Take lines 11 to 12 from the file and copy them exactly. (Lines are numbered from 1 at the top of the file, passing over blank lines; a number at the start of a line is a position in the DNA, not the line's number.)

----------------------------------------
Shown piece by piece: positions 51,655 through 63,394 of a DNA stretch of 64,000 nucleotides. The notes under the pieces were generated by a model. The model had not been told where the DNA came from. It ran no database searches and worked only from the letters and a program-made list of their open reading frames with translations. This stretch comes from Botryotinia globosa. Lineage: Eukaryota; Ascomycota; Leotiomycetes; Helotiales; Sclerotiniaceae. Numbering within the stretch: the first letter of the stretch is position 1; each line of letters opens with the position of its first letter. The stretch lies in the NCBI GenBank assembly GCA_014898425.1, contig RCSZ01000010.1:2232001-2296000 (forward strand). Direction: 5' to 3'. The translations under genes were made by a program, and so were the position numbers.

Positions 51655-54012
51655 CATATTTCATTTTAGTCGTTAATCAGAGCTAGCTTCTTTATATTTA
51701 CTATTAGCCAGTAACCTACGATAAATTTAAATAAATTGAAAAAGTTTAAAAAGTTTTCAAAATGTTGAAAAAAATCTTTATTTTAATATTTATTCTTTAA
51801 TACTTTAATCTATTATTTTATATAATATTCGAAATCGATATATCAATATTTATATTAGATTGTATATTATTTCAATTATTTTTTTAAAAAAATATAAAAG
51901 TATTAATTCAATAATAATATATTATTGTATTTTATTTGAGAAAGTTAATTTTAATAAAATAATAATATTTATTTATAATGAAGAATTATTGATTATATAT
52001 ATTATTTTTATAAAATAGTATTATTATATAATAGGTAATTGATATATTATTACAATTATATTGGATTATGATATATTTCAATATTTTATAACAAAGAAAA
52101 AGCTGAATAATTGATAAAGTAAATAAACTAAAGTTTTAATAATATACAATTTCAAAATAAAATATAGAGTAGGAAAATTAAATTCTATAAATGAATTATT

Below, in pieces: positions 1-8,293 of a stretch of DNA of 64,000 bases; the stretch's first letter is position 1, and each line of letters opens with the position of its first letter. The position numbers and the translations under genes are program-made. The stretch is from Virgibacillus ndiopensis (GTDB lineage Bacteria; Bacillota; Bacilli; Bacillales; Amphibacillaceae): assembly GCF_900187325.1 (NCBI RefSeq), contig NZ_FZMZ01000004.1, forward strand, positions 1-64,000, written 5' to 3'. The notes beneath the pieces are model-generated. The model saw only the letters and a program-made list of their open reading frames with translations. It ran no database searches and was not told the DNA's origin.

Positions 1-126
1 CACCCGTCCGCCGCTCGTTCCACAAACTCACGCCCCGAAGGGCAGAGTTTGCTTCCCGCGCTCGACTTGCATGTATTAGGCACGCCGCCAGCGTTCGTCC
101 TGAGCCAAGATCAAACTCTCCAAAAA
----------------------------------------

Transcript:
1 CACCCGTCCGCCGCTCGTTCCACAAACTCACGCCCCGAAGGGCAGAGTTTGCTTCCCGCGCTCGACTTGCATGTATTAGGCACGCCGCCAGCGTTCGTCC
101 TGAGCCAAGATCAAACTCTCCAAAAA